‫ Java Secure Coding - Privilege Escalation

IRCAR201308183
Date: 20/08/2013

Principle of Least Privilege

According to the principle of least privilege, every program and every user of the system should operate using the least set of privileges necessary to complete their particular task [Saltzer 1974, Saltzer 1975]. Executing with minimal privileges mitigates against exploitation in case a vulnerability is discovered in the code. These principles can be applied in various ways to Java language programming. Occasionally a system will have components, most of which require only a base set of privileges, but a few require more privileges than the base set; these are said to run with elevated privileges.

Only code that requires elevated privileges should be signed; other code should not be signed. (See rule ENV00-J. Do not sign code that performs only unprivileged operations.) The security policy that defines the set of permissions should be as restrictive as possible. When a Java program is run with a security manager in place, the default security policy file grants permissions sparingly, however, Java's flexible security model allows the user to grant additional permissions to applications by defining a custom security policy. Specific rules that enforce this principle include:

  • ENV03-J. Do not grant dangerous combinations of permissions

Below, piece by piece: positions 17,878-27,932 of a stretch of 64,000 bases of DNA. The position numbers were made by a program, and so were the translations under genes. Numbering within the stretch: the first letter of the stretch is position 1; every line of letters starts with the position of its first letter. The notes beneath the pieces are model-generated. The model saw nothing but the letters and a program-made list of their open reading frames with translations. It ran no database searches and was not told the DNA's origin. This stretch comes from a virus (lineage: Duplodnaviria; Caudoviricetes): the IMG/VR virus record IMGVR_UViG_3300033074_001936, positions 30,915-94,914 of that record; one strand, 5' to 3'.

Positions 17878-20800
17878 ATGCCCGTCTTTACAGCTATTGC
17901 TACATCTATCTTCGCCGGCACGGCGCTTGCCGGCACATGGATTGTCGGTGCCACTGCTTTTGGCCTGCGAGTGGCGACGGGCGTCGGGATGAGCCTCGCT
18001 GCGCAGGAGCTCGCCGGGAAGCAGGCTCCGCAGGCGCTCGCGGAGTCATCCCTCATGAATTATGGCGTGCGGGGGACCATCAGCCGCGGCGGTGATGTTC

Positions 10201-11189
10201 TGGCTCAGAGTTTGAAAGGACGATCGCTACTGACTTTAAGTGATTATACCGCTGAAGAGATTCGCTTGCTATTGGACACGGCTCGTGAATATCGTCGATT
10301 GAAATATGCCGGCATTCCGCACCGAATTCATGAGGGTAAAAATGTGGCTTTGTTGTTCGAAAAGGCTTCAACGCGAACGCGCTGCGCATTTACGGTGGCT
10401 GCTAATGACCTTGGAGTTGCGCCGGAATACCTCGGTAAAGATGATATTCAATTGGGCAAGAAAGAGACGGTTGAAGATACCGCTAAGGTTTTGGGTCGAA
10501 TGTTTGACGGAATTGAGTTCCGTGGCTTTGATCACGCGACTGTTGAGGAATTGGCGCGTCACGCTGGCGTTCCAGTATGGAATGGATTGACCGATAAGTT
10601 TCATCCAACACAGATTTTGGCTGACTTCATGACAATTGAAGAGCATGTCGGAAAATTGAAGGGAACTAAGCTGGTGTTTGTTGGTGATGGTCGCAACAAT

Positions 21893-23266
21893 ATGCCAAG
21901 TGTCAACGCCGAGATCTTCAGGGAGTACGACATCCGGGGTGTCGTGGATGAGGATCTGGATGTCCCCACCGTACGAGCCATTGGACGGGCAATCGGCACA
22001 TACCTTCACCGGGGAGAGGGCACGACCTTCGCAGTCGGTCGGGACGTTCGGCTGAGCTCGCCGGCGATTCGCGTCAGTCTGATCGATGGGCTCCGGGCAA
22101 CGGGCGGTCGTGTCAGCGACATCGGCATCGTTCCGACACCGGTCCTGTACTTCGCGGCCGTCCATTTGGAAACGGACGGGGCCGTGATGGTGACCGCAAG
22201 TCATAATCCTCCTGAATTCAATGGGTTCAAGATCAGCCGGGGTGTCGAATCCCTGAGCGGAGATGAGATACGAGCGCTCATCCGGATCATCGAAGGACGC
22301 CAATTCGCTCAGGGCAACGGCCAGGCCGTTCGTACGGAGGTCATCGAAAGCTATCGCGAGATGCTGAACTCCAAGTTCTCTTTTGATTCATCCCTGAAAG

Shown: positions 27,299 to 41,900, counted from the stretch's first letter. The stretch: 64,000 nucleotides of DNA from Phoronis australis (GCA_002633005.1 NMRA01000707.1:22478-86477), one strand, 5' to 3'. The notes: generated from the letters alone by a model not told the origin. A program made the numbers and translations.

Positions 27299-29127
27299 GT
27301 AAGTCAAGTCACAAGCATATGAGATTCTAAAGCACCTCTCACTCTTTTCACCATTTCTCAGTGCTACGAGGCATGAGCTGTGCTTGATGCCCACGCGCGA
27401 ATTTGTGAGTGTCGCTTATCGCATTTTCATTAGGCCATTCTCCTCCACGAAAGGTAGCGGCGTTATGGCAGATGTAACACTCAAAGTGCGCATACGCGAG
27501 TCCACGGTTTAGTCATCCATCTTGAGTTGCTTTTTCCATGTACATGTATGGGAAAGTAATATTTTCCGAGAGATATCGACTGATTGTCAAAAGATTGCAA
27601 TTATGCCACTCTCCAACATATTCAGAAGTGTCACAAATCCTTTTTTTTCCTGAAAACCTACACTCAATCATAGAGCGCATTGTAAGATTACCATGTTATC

• SEC00-J. Do not allow privileged blocks to leak sensitive information across a trust boundary
  • SEC01-J. Do not allow tainted variables in privileged blocks

Code that needs to be signed can coexist with unsigned classes in the same JAR file. It is recommended that all privileged code be packaged together. (See rule ENV01-J. Place all security-sensitive code in a single JAR and sign and seal it for more information.) Furthermore, it is possible to grant privileges to code on the basis of the code base and/or its signer using a security policy.

Privileged operations should be limited to the smallest possible code blocks that require such privileges. The Java AccessController mechanism allows only certain parts of code to acquire elevated privileges. When a class needs to assert its privileges, it executes the privileged code in a doPrivileged() block. The AccessController mechanism works in conjunction with the security policy in effect. Because users may be unaware of the details of the security model and incapable of correctly configuring security policies tailored to their requirements, privileged code present within the doPrivileged() blocks must be kept to a minimum to avoid security vulnerabilities.

Security Manager

A SecurityManager is a Java class that defines a security policy for Java code. This policy specifies actions that are unsafe or sensitive. Any actions not allowed by the security policy cause a SecurityException to be thrown. Code can also query its security manager to discover which actions are allowed. The security manager can also be used to control the functions the trusted Java API can perform. When untrusted code should be disallowed from accessing system classes, it should be granted specific permissions to prevent it from accessing trusted classes in the specified packages. The accessClassInPackage permission provides the required functionality.